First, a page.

A small town or big city is a huge decision when deciding where to live. When moving, is it smarter to choose an expensive housing option with a shorter commute or a cheaper housing option with a longer commute? The pandemic has altered the way most of our communities work, with many employers offering remote work options. However, what about workers who are still required to go to a physical location? Below is a list of factors when determining shorter versus longer commute times in relation to housing prices.
- Verify your employer’s work from home policies. If you’re more productive in an autonomous work environment, you may be able to avoid a commute by working from home. Check with your employer on options, as even a few days a week from home will give you more flexibility when choosing where to live.
- Don’t just consider how much wear & tear your car will be taking on or how much gas, it’s best to consider how much time you’ll be sitting in traffic. There are a lot of resources online that will give you an indication of traffic flow during specific days and times. If possible, test the commute out a few times to experience the natural flow of traffic yourself.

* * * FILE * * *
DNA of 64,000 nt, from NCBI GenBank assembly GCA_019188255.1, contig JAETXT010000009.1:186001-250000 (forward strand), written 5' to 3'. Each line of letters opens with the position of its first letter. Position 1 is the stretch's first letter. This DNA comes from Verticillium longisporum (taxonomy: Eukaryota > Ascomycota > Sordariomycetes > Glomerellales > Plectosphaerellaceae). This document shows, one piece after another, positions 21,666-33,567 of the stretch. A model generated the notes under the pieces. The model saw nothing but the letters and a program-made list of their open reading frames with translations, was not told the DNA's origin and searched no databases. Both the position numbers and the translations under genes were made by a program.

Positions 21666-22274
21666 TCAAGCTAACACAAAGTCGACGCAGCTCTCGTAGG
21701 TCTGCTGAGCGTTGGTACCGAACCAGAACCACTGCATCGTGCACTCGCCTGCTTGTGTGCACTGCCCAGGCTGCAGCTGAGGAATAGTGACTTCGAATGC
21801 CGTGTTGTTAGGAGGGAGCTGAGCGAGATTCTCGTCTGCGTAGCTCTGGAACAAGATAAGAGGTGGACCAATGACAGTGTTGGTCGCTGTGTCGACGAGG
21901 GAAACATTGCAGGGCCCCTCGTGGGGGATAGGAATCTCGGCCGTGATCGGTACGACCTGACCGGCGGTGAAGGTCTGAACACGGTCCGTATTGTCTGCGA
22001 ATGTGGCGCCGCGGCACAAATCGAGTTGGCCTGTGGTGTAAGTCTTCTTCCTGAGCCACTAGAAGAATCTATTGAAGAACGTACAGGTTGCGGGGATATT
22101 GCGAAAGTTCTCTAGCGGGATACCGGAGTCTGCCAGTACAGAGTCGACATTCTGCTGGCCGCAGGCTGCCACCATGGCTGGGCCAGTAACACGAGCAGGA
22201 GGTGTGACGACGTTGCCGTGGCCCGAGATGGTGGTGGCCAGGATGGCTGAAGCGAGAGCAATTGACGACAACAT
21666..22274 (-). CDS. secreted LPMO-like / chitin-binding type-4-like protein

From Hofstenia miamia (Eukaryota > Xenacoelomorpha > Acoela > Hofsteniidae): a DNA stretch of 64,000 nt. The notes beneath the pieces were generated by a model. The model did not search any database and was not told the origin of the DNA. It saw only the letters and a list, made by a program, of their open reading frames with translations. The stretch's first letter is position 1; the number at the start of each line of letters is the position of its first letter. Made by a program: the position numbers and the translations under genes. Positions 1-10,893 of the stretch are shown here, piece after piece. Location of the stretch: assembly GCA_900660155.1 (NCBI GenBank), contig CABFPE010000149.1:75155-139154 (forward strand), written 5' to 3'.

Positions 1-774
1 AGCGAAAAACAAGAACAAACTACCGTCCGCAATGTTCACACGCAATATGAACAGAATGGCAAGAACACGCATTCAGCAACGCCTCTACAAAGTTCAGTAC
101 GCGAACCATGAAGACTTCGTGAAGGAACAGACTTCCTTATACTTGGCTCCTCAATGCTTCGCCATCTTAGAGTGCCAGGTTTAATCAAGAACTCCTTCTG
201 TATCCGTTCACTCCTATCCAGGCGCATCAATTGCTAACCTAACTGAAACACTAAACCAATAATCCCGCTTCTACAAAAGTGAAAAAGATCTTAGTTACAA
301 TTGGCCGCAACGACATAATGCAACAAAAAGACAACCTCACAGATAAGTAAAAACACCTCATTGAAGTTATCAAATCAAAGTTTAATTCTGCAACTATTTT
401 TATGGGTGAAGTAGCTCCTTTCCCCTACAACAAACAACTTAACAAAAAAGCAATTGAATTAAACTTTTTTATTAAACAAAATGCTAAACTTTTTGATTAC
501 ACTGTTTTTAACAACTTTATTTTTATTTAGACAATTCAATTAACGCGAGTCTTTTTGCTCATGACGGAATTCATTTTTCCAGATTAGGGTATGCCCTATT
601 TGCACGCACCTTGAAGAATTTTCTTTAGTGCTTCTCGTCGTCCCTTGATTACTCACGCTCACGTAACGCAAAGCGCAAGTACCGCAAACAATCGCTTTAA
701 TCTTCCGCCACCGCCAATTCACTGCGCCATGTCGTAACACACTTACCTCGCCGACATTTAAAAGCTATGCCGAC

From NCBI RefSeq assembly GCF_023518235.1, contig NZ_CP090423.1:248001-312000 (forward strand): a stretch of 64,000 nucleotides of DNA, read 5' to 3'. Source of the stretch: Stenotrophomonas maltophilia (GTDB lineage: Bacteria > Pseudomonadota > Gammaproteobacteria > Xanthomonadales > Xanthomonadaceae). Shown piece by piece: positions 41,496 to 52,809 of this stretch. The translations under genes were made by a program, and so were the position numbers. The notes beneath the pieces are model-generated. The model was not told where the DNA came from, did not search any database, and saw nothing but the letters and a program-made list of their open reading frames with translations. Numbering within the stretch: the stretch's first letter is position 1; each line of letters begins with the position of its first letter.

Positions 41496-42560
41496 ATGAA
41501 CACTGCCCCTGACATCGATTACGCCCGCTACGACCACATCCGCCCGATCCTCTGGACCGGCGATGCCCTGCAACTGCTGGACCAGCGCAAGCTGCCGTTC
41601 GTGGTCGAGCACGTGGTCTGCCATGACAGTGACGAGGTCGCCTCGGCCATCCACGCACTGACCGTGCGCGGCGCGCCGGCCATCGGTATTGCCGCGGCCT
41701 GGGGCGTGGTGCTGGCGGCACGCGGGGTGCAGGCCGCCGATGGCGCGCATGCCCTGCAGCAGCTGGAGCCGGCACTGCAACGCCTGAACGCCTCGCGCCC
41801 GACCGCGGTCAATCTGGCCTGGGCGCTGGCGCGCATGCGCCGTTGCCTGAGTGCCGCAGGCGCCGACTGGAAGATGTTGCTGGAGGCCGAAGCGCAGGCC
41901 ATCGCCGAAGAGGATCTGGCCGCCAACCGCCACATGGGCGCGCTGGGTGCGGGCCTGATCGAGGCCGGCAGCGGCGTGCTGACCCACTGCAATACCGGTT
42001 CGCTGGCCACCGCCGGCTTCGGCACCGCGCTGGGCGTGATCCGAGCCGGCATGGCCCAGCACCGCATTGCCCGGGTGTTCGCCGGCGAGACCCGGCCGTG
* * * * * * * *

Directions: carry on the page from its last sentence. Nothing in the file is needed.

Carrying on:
- How close are you to other significant locations? How far is your doctor, the grocery store, a mall, automotive shops, etc.? Cheaper housing may come with a longer commute to work and other stops for necessities. City living may also come with a more substantial insurance premium due to the higher volume of vehicles.
- Time isn’t just money; time is quality of life. Lifestyle matters when making a decision. Time on the road takes you away from time with a book, a hobby, or the gym. These aspects may be easy to overlook for cheap rent if you’re a singleton, but harder to swallow if you have a family or pressing obligations.
Before closing where to live, make sure you consider all the facts. Long commutes take a toll on your chance and may come with costly repairs. Time on the road may take you away from family. While a five-minute commute may save you time, it may come with higher housing prices that can hurt your pockets. Choosing the best option requires research on what’s best for your specific needs. And depending on your industry, it’s worth asking your employer about work from home options.